A solitary flower on a long driveway, a key falling, a door unlocked, a knife in a loaf of bread, a phone off the hook: discordant images a woman sees as she comes home. She naps and, perhaps, dreams. She sees a hooded figure going down the driveway. The knife is on the stair, then in her bed. The hooded figure puts the flower on her bed then disappears. The woman sees it all happen again. Downstairs, she naps, this time in a chair. She awakes to see a man going upstairs with the flower. He puts it on the bed. The knife is handy. Can these dream-like sequences end happily? A mirror breaks, the man enters the house again. Will he find her?
Filed under: ghost hunting, Identity & Image, Narrative, Photography, repost, Video Art
At the age of thirteen Francesca Woodman took her first self-portrait. From then, up until her untimely death in 1981, aged just 22 she produced an extraordinary body of work (some 800 photographs) acclaimed for its singularity of style and range of innovative techniques. Woodman studied at Rhode Island School of Design, from 1975 – 1979, receiving a grant to spend a year in Rome to continue her studies. Whilst there she produced an extensive body of work and had her first solo exhibition at a bookshop and gallery specializing in Surrealism and Futurism.
Since 1986, her work has been exhibited widely and has been the subject of extensive critical study in the United States and Europe. Woodman is often situated alongside her contemporaries of the late 1970s such as Ana Mendieta and Hannah Wilke, yet her work also foreshadows artists such as Cindy Sherman, Sarah Lucas, Nan Goldin and Karen Finley in their subsequent dialogues with the self and reinterpretations of the female body.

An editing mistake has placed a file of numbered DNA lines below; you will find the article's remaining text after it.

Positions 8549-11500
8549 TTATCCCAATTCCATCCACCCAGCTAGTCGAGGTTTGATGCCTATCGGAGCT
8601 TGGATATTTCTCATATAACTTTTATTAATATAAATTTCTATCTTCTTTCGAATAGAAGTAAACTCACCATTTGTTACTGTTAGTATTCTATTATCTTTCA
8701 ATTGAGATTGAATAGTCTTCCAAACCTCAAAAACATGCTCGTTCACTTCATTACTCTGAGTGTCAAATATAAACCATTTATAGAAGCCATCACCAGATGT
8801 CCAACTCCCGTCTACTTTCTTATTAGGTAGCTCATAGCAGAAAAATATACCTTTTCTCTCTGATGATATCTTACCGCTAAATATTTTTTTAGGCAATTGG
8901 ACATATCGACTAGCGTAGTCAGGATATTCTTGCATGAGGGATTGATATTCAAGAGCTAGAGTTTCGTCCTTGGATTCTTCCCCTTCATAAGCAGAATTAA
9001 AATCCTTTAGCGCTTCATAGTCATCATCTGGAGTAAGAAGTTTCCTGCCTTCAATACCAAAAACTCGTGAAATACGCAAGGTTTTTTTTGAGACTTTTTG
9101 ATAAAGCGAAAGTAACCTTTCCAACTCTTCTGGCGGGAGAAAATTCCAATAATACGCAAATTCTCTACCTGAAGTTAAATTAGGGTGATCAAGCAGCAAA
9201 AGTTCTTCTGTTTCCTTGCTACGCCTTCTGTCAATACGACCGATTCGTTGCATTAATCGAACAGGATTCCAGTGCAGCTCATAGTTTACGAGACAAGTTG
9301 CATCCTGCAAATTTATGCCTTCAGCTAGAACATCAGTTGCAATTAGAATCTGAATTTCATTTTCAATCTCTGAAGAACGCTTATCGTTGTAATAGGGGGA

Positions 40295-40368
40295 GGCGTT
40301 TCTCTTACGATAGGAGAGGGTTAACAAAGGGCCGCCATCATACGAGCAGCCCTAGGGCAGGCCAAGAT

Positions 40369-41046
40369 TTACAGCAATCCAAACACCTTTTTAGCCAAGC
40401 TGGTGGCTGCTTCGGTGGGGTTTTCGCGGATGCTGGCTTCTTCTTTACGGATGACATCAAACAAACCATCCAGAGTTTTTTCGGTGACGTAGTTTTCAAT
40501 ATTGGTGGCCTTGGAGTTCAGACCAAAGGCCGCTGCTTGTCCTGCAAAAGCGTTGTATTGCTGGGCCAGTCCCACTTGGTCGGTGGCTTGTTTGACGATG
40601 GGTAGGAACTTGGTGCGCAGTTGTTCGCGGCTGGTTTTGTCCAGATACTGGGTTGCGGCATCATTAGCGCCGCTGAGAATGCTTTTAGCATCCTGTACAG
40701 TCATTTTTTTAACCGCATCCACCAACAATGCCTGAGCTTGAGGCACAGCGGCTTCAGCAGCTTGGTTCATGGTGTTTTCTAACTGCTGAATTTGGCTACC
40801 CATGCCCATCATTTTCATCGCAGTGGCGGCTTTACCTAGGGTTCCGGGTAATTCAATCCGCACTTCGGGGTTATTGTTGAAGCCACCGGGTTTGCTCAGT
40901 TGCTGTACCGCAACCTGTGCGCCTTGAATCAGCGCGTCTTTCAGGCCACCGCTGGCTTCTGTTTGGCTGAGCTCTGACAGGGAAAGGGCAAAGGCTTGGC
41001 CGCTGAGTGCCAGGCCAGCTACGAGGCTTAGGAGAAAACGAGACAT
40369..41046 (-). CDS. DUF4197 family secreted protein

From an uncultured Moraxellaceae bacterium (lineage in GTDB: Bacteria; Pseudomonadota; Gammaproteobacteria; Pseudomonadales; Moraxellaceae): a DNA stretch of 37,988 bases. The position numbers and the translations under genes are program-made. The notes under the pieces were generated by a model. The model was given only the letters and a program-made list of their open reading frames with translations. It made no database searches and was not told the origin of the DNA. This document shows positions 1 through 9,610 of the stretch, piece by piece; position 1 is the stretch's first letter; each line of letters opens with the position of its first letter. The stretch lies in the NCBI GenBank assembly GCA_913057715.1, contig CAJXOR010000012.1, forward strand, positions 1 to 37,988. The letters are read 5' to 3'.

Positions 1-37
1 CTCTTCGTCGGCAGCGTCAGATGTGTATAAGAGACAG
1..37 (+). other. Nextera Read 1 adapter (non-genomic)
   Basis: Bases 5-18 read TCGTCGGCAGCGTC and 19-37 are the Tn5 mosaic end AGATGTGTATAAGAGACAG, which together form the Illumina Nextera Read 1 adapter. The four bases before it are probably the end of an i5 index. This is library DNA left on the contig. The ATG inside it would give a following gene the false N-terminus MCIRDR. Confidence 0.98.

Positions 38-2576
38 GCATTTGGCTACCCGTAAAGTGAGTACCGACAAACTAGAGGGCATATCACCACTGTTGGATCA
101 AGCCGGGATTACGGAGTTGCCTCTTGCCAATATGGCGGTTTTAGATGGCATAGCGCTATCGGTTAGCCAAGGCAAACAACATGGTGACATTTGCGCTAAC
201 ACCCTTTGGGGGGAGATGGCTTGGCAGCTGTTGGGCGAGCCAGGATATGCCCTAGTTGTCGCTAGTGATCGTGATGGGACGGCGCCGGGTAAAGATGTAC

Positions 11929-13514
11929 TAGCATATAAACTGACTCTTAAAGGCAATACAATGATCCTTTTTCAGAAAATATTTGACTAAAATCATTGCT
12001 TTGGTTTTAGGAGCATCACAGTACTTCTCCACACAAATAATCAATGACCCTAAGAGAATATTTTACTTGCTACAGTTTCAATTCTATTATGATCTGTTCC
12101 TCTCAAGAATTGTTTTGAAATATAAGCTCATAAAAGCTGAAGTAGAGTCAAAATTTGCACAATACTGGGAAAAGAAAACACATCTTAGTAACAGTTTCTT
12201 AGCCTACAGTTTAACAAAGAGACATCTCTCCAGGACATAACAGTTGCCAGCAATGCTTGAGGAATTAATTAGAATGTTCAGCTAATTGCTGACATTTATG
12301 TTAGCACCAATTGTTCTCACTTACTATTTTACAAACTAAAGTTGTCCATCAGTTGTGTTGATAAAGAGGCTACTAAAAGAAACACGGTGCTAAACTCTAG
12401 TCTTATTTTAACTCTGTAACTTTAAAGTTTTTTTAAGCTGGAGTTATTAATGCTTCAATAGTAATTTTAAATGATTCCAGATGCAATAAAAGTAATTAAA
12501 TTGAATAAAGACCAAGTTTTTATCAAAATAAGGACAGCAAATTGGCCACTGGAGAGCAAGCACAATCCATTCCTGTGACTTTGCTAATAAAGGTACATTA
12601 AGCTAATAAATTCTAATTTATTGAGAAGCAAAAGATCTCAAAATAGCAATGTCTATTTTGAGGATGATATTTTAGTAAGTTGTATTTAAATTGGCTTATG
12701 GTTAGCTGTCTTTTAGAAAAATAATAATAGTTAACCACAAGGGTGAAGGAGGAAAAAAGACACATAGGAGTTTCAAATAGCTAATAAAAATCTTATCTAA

Born in 1958 in Denver, Colorado, Francesca Woodman lived and worked in New York and Italy until her death in 1981. Since 1986 her work has been exhibited widely. Significant solo presentations of Woodman’s work include Francesca Woodman at the Museum of Modern Art, San Francisco (2011-12), which subsequently toured to the Solomon R. Guggenheim Museum, New York (2012); Francesca Woodman: Retrospective at the Sala Espacio AV, Murcia, touring to SMS Contemporanea, Siena (both 2009); Francesca Woodman: Photographs at the Herbert F. Johnson Museum of Art, Cornell University, Ithaca, New York (2003) and Francesca Woodman at the Fondation Cartier pour l’Art Contemporain, Paris (1998), which subsequently toured to Kunsthal, Rotterdam, The Netherlands (1998); Centro Cultural de Belém, Lisbon, Portugal (1999); The Photographers’ Gallery, London (1999); Centro Cultural TeclaSala, L’Hospitalet, Barcelona (1999-2000); Carla Sozzani Gallery, Milan, (2001); The Douglas Hyde Gallery, Dublin (2001) and PhotoEspana, Centro Cultural Conde Duque, Madrid (2002). Woodman’s work is represented in the collections of major museums including The Metropolitan Museum of Art; The Whitney Museum of American Art; Museum of Modern Art, New York; Detroit Institute of Arts; Museum of Contemporary Art, Chicago and Tate/National Galleries of Scotland.
Dan Lander – Talking to a Loudspeaker
Dan Lander studied art at the Nova Scotia College of Art and Design in Halifax (Nova Scotia) with a focus on performance, video and sound. After leaving school he set up a modest recording studio in his apartment and developed a method of composition which sprang from his interest in phonography and the referential in recorded sound. This interest also led to his involvement as an editor of two anthologies: Sound by Artists (1990) and Radio Rethink: Art, Sound and Transmission (194). He was the producer of the radio art program The Problem with Language (CKLN, Toronto) from 1987 to 1991. His works for radio and loudspeaker are dependent on sound recordings gathered from real life situations, organized with an ear to the ways in which meaning circulates through the invisible conduit of sounding and hearing. His works have been widely aired in North America and Europe.
Dan Lander – Composition
Dan Lander – Decomposition